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Farmers Kraal | NCA farmers deserve a pat on the back

2022-04-12  Charles Tjatindi

Farmers Kraal | NCA farmers deserve a pat on the back

Charles Tjatindi

Communal farmers north of the Veterinary Cordon Fence (VCF), infamously known as the ‘Red Line’, deserve applause. How these farmers have worked to create a market for the products, despite the restrictions that come with the Red Line, is commendable.  

Operating north of the Red Line means none of your products as a farmer may leave the area, which means all that is produced in that region should be consumed and used strictly there.  

This may sound ordinary to those south of the Red Line, but to farmers north of this problematic divide, it is a daily hardship they have had to contend with. 

It is a fact that the area south of the Red Line is more lucrative in prices, especially for livestock and farmers in the Northern Communal Areas (NCA) denied such privilege. But what is encouraging is that these farmers have refused to lie down and worked hard to have a market that would save their products, which would have been otherwise rendered useless in the absence of a market.

Through such gallant effort, they have managed to eke out a life for themselves by being able to sell off some of their products. This is, of course, although they would be getting much more for their products if it were not for the politics of the Red Line.

This is a story worth writing home about – a story about a people that determined their fate by making lemonade out of the countless lemons thrown at them. The prices might not be great, but they have been sustaining the farmers. 

In fact, at times, the margin between a goat’s price south of the VCF and that of one in the NCA is very thin. This is a story of hope, indeed. On the horticulture and agronomy side, it is indeed a blooming affair, ripe with opportunities at every turn of the way.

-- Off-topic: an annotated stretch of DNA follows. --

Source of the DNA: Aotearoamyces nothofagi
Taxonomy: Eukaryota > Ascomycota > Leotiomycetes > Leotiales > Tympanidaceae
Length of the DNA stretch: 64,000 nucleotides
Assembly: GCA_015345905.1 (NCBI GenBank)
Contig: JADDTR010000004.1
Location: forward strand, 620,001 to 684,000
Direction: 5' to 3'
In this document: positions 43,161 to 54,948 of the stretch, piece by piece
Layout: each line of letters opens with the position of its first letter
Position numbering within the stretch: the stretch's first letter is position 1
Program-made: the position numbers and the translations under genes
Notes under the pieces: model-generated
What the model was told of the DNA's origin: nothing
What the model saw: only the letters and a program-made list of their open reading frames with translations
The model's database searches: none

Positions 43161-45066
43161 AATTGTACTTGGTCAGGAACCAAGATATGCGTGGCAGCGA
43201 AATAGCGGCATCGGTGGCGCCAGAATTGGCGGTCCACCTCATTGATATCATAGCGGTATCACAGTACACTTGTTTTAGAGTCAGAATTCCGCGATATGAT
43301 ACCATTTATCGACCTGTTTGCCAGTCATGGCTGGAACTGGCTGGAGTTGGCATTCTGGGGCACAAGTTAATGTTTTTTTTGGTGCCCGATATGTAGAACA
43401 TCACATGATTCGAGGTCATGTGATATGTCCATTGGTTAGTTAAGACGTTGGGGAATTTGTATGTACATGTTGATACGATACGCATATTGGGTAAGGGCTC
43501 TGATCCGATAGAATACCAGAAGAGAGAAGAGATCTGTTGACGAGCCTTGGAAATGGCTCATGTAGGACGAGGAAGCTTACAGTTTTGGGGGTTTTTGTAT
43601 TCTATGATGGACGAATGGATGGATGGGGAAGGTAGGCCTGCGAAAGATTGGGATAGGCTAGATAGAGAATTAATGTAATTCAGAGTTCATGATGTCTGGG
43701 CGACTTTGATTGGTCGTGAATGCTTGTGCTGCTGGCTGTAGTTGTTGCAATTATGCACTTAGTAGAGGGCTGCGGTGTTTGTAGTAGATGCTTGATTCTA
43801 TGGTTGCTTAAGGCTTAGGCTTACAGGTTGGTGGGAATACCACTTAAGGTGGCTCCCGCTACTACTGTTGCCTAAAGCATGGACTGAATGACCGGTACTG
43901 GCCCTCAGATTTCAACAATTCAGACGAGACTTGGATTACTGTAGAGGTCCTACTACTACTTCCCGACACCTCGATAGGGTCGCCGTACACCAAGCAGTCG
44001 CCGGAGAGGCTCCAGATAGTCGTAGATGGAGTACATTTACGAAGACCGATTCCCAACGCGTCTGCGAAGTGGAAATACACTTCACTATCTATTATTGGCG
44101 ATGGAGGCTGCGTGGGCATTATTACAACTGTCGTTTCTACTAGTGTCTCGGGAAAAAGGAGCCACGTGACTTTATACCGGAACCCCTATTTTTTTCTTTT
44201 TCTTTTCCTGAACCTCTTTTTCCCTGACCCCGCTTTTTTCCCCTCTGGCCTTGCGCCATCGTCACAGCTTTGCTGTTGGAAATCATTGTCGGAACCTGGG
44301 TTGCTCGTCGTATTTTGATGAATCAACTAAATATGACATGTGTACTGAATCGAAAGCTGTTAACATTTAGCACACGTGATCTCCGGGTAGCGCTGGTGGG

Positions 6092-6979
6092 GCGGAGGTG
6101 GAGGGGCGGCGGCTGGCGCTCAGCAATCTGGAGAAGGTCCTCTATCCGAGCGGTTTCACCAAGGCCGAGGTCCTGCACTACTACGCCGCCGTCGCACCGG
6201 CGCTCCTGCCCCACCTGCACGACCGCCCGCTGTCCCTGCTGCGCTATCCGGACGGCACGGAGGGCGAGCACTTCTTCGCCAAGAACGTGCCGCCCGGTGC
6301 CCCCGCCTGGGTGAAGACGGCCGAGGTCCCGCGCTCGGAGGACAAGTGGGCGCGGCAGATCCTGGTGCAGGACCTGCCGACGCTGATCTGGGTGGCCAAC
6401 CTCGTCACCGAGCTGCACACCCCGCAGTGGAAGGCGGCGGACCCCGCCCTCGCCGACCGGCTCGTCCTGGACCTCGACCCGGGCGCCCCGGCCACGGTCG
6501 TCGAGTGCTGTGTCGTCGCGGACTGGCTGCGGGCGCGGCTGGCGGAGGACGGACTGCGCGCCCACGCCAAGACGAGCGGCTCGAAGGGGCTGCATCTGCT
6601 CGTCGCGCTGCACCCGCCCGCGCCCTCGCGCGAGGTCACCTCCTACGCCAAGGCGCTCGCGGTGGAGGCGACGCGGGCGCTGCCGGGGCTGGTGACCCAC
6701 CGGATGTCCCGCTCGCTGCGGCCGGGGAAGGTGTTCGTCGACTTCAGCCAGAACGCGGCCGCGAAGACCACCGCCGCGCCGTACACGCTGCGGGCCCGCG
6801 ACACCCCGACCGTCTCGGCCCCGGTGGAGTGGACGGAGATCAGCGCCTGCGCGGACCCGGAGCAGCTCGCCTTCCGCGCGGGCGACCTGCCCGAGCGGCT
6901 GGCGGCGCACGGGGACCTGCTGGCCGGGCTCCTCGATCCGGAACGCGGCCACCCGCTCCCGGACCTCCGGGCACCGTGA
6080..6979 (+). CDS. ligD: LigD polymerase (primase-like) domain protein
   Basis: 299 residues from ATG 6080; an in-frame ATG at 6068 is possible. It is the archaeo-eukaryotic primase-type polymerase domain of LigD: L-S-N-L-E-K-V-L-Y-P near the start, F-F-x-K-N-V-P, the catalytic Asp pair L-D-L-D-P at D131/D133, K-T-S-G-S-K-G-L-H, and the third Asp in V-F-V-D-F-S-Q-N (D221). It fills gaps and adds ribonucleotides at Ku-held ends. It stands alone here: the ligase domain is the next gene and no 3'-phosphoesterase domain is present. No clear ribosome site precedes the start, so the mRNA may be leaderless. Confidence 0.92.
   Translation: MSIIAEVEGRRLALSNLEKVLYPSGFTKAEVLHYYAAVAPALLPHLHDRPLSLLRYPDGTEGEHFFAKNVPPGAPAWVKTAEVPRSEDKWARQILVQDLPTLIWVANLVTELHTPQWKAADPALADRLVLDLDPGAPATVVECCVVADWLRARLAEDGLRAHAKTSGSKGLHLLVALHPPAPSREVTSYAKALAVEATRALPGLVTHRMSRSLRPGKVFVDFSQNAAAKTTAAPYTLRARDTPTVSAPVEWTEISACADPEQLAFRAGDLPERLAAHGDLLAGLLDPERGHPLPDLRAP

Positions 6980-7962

The number of fresh produce that is harvested in this area has been encouraging, and so has the response of the customers to their farmers’ offerings. It is simple economics at play; the farmer fills the gap by supplying much-needed products in response to the high demand for them from the residents.

Stories of young city dwellers returning to the cities with bags of mahangu from the very fields of their farming parents are not unusual. Such stories give hope to the country’s quest to encourage the production of its food. 

I mean, if those in the NCA can feed themselves and sell their livestock among themselves, what is stopping the whole country from doing so? Perhaps, we could all take a leaf out of the NCA farmers’ book and emulate what has been working for them. We should do so by asking ourselves if we, as a country, will be able to survive if our borders are sealed off for imports?

Granted, this has exactly been the situation for farmers north of the VCF. They have been barricaded in the dry and often flood-prone oshanas, rocky mountains and sandy areas of the NCA from Kunene to Zambezi. 

While part of Namibia, they, unfortunately, had to deal with being an economy on its own by way of the current restrictions of exports from the area. “Otjina otjiwa tjihorerwa, katjitirwa eruru”, says the Ovaherero, which loosely translated, means “A good thing should be replicated, and not shunned”. 

Let us study the model of the NCA farmers and put it to use. Thank you, dear NCA farmers for showing us and the world that “Where there is a will, there is a way…” If we all had the vigour, determination and charisma towards farming that these farmers have, we would surely all be winning!



2022-04-12  Charles Tjatindi

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